27 december 2011

Prime Minister Vladimir Putin chairs a meeting of the Russian Popular Front’s campaign headquarters and Coordinating Council

Vladimir Putin

At a meeting of Popular Front’s headquarters and Coordinating Council

“When I talk about the need to ensure transparent elections, I want you to remember that it is above all us who need transparency, because we must be confident of people’s support. This is a fundamental issue, for it is impossible to implement such challenging plans without people’s support.”

Transcript of the beginning of the meeting:

Vladimir Putin: Ladies and gentlemen, I have asked you to attend this meeting and invited Minister of Communications and Mass Media Igor Shchegolev to tell us how his ministry, working jointly with the Central Election Commission at my request, is supplying web cameras to the polling stations ahead of the presidential elections.

Presidential elections will be the most important domestic political event of the coming year. We understand that the point at issue is not choosing this or that individual, but a development strategy for our country. In this context, I would like to say the following. We have such a strategy, which is aimed at strengthening and further developing our democratic institutes. I spoke about this during the live televised Q&A session. Dmitry Medvedev stated it clearly in his address to the Federal Assembly.

Our agenda includes economic modernisation, a deep economic reform that stipulates transition to innovative development. Our agenda includes issues of social modernisation. We have challenging plans for strengthening the country's defences and security. Everything we discuss has been clearly structured and presented to the public. People know what we plan to do and how. When I speak about the need to ensure transparent elections, I want you to remember that it is above all us who need transparency, because we must be confident of people's support. This is a fundamental issue, for it is impossible to implement such challenging plans without people's support. Of course, there are forces in this country and in all other countries that don't need a development perspective but Brownian motion. Do you remember the Trotskyite slogan, "The movement is everything, the ultimate goal nothing"? I repeat once again, there are and will always be such people, so more power to them. They have a right to exist and I actually believe they deserve respect.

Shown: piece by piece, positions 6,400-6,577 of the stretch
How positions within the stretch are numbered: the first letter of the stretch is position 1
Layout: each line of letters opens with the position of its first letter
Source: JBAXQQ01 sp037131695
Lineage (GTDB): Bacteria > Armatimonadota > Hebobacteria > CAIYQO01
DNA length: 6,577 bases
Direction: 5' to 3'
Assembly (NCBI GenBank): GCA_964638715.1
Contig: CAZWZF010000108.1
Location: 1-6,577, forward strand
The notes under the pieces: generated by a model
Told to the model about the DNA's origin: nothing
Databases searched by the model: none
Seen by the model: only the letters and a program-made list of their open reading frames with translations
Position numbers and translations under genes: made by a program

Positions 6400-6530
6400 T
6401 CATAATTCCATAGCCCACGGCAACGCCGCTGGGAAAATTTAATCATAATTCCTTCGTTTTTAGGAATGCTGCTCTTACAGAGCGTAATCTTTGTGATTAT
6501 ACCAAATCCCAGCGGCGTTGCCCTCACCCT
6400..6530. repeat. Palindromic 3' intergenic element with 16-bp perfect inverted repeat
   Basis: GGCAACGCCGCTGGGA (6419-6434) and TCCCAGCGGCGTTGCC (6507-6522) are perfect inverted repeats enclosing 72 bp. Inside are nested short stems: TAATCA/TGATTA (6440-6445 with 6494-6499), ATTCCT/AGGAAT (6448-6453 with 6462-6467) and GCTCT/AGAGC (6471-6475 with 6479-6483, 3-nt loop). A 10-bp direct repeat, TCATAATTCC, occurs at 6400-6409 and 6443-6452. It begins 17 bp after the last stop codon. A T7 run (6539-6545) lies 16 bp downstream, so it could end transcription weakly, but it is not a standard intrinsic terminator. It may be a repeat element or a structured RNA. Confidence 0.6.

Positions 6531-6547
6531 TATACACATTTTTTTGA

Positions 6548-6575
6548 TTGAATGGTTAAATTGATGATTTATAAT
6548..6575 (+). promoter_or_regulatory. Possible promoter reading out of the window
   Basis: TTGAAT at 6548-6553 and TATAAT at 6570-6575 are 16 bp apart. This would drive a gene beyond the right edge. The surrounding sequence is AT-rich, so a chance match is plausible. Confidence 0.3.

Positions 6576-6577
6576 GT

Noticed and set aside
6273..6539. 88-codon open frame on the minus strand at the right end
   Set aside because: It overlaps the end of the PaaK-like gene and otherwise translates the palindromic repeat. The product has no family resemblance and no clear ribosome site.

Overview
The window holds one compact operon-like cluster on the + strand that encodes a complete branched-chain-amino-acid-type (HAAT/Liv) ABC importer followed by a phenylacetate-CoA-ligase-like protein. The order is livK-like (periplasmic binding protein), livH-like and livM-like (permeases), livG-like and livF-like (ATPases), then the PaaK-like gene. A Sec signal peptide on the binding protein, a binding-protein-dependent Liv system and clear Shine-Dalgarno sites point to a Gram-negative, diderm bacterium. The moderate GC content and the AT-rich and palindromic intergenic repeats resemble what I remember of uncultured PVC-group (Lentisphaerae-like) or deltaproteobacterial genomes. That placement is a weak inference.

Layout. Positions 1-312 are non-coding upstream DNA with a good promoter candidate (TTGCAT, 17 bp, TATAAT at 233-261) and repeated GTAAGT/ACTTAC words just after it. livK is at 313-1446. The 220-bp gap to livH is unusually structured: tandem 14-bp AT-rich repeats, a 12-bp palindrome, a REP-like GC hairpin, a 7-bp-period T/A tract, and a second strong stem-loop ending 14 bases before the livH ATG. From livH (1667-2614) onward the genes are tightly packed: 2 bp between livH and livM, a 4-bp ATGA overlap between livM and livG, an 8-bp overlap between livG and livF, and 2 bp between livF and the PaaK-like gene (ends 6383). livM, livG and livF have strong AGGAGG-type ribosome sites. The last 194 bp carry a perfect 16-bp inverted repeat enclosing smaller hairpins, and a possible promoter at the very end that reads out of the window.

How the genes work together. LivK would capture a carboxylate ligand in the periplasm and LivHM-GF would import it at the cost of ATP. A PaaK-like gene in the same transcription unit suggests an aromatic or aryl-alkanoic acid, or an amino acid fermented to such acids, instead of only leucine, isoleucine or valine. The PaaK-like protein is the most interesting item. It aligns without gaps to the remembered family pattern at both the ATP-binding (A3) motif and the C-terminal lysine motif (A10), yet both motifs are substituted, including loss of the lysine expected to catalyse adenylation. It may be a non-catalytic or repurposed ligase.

The problem here is that there is no single programme (there are many programmes but no single one), no clear and understandable ways to attain goals that are unclear. There aren't any people who are able to accomplish specific tasks. In these cases people start claiming that everything in the public sphere is illegitimate and unimportant, including the election process. This is one of the issues on today’s agenda. We must do our best to make the election transparent, clear and objective. But I don't think we can do this alone. This must be done in conjunction with our people, with our supporters, with the public. I sent my proposal to the Communications Minister to equip every polling station with webcams and CCTV, but it is important to work out how this will be done.

I suggested that the political powers that won mandates and are now represented in the State Duma should definitely participate in the pre-election process for the election of the new president; they could be present at polling stations to supervise the whole process, while cameras would work 24/7 and film both the voting and the tallying.

First of all, I need your advice. What else do we need to do in order to ensure that the election is objective and transparent and that no one has doubts? Obviously, we have to act in accordance with the law. I would like to emphasise this point. There is no place for unprofessionalism here, but everything that can be done legally must be done.